A limited supply of groundwater, a dropping water table, minimal rainfall and high levels of industrial water usage meant that Doha’s water security has long been precarious. Climate change is threatening to reduce rainfall further, with higher average temperatures also intensifying water evaporation and therefore putting more pressure on increasingly scarce resources. Exacerbating the issue is that Qatar sees one of the highest domestic water consumption rates in the world, with Qataris using an average of over 450 liters per day. This is partly because individuals do not pay for their water and are therefore not financially incentivized to limit its use. The country’s water consumption doubled between 2010 and 2020 owing to population growth and sizeable personal and industrial consumption of water.
Qatar had three primary desalination plants that provided most of the country’s freshwater — one in Ras Abu Fontas and two in Ras Laffan — but the relatively small size of these sites meant they were only able to store limited amounts of water at any given time. The Qatari authorities were concerned that a natural or manmade disaster at one or more of these sites represented a grave risk. Research revealed in 2017 showed that Qatar’s strategic water stock consisted of only two days’ worth of supply.
To address this problem, in 2015 Qatar started building five “mega reservoir” sites in strategic locations. The project was overseen by KAHRAMMA, the Qatar General Electricity and Water Corporation, in collaboration with international construction companies such as Arcadis, a British firm.
The initial stage of construction involved Qatar building five interconnected water sites, each with two to four reservoirs constructed at strategic locations along the Qatar National Utility Corridor. This delivered storage capacity of roughly 2,300 million gallons of water. The first reservoirs began operating in 2018 and immediately increased the country’s water storage capacity by 155%, ensuring water security until at least 2026. However, work is ongoing as Qatar now wishes to expand the five sites so that each can host nine reservoirs, all of which will be connected directly to the existing water transmission system in the water network. Work is expected to be completed by 2036 and will take Qatar’s strategic water stock to a much more secure level of seven full days’ worth of supply.
As part of this wide-ranging project, Qatar has also managed to improve its existing water infrastructure, with loss in the network falling to just 2% in 2020. This has helped drastically improve Qatar’s strategic water capacities — but it is estimated to have come at a cost of around $5 billion. Aboelnga told Al-Monitor that “we could potentially see richer countries in the Gulf region follow suit with similar projects” but added that “several countries have economic as well as water scarcity” and will therefore need to find alternative solutions.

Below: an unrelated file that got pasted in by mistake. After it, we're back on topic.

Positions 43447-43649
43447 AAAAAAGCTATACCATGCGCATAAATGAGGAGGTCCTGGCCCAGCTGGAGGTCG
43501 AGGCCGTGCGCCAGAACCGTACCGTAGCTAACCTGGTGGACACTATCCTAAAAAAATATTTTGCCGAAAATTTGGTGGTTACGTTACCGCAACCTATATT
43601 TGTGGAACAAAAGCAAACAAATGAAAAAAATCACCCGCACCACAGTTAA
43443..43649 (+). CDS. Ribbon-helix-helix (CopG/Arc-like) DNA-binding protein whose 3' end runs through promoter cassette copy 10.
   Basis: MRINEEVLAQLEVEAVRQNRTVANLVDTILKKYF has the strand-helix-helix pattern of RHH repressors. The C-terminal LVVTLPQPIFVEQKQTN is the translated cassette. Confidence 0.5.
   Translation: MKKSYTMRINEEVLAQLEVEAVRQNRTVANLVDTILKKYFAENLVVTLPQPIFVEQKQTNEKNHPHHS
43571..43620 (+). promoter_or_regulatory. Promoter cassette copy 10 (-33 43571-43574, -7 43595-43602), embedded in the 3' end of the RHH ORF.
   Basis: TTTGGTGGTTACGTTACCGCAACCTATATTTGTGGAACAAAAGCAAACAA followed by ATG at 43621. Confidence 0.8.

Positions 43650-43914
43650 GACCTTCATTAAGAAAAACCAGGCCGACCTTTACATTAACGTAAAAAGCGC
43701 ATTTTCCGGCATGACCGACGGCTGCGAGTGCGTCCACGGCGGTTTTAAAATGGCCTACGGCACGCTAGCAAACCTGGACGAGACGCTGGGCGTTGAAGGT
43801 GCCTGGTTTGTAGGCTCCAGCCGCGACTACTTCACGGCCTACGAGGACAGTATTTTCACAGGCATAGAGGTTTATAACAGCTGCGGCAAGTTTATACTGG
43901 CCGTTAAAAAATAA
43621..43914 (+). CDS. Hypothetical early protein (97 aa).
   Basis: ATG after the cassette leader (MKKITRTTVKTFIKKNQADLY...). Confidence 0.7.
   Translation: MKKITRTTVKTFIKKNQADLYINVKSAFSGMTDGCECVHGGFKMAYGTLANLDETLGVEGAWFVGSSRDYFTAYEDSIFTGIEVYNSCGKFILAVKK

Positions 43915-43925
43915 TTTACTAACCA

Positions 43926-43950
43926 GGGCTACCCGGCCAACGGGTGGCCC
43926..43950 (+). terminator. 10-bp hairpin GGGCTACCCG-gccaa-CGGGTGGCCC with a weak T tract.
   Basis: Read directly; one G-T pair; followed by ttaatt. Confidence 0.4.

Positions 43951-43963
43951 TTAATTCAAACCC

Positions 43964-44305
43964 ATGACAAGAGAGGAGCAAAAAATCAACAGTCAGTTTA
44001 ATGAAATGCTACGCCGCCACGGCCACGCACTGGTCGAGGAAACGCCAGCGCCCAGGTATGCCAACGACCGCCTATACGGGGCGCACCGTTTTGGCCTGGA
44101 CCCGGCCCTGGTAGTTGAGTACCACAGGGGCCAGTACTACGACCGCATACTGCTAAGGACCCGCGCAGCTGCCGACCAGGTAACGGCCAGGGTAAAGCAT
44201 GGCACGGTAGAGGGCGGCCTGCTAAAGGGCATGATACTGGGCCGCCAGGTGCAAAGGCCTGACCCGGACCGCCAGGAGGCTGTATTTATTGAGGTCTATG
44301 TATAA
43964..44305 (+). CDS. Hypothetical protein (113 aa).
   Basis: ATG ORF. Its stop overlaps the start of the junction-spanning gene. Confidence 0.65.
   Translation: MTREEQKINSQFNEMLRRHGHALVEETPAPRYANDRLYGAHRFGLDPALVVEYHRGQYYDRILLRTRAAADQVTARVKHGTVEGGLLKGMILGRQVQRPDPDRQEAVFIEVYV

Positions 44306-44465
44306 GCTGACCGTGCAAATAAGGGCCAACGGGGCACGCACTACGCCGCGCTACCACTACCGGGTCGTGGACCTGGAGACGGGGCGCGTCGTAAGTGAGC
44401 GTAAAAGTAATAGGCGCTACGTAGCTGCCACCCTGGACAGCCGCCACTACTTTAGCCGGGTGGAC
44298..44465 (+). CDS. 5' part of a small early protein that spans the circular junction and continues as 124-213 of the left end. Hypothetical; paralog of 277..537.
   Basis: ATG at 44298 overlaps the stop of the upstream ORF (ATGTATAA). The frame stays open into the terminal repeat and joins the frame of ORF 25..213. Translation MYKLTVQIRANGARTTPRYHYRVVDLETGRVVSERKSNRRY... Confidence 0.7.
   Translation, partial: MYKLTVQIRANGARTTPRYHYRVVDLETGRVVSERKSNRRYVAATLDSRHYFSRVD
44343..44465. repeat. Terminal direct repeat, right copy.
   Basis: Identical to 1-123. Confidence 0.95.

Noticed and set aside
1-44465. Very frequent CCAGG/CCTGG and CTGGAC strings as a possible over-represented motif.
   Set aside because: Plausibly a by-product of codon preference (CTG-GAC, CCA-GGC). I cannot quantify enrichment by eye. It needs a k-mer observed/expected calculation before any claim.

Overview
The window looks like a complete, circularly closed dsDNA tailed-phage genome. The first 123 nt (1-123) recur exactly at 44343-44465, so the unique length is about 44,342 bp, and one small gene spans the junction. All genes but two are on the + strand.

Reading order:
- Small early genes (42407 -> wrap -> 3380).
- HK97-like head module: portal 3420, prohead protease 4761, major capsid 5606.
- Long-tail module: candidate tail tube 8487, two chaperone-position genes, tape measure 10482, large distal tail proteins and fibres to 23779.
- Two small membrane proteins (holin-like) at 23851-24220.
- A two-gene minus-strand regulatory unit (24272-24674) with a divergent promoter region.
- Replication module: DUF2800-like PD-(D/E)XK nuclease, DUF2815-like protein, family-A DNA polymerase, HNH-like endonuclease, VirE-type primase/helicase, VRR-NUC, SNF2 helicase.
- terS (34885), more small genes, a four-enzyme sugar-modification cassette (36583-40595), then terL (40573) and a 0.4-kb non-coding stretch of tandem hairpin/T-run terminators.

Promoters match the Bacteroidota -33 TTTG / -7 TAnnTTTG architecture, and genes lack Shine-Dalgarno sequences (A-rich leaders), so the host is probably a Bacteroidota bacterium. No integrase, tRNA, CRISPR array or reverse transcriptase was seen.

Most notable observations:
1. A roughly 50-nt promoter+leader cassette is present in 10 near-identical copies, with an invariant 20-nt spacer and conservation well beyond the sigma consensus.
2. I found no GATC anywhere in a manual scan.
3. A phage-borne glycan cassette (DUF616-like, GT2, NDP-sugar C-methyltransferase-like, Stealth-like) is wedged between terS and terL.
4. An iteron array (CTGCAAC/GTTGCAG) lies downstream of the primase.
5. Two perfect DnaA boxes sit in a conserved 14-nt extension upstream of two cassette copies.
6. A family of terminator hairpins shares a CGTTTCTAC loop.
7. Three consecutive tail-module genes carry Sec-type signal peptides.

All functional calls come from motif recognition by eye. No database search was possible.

5. Key Takeaways
➡ The increasingly pressing nature of MENA’s water security situation means that more time and resources will be spent on developing regional solutions. Desalination, which has played a major role in the success of Israel and some Gulf states, could be part of this, but its advantages will need to be balanced against its environmental impact. Laurent Lambert, assistant professor at the Doha Institute for Graduate Studies and specialist in energy and water resources governance, said that “while desalination is very good in terms of human development and in terms of environmental sustainability, we’re not there yet. A lot of progress has been made — it’s way less polluting than it used to be and it’s way more energy efficient than it used to be. But it still has a concerning greenhouse gas emission footprint.”
➡ At least amongst the richer nations of the Gulf, it is likely that more investments will be made in technological solutions to the water security issue, including, Lambert suggested, in artificial intelligence (AI). “I really look forward to the development of AI in the region — smart cities could include using smart grids to improve efficiency and water security,” he said.
➡ In approaching the topic of water security, there will be a divide in the region between those rich enough to invest in expensive and high-tech solutions and those with more limited financial resources. It is likely that the latter will attempt to harness the power of the private sector and attract private investment into their water industries. Watter said she thinks “entrepreneurs in the region will start focusing a lot more on water solutions because of the challenges MENA is facing. It’s already happening to an extent: A new fund has just opened in Egypt, the Climate Resilience Fund, which is focusing on start-ups related to the environment.”
➡ To achieve higher levels of water security, greater power and resources should be given to domestic organizations at the local level to ensure that solutions are properly tailored to specific environments. Wattar noted that international organizations “usually adopt success stories from Global North governments, but these are not always adaptable to local contexts. We need to increase the capacities of decision-makers in MENA countries at the government level.”
➡ However, when approaching the topic of water security, it is important to recognize that water security is interconnected with food and energy issues. Private sector companies, NGOs and governments should work on formulating a broad strategy to tackle these intertwined issues concurrently. Aboelnga said that “it’s really important in the region to consider the nexus between water and food security, as well as energy issues. At times you’ll find that when citizens can’t afford water prices, for example, it’s because of higher energy prices.”
➡ The overall quantity of available water is not the only issue to consider — the quality of water should also be a cause for concern. Brouziyne told Al-Monitor that “water quality is another issue we’re not talking about a lot in the region. We have water pollution coming from anthropogenic activities — contaminants and pollutants from industrial activities as well as from households. We’re also seeing water degradation due to salinity and increased seawater intrusion. We have some areas in MENA where water cannot be used anymore, such as some of the coasts on the Atlantic and the Mediterranean.”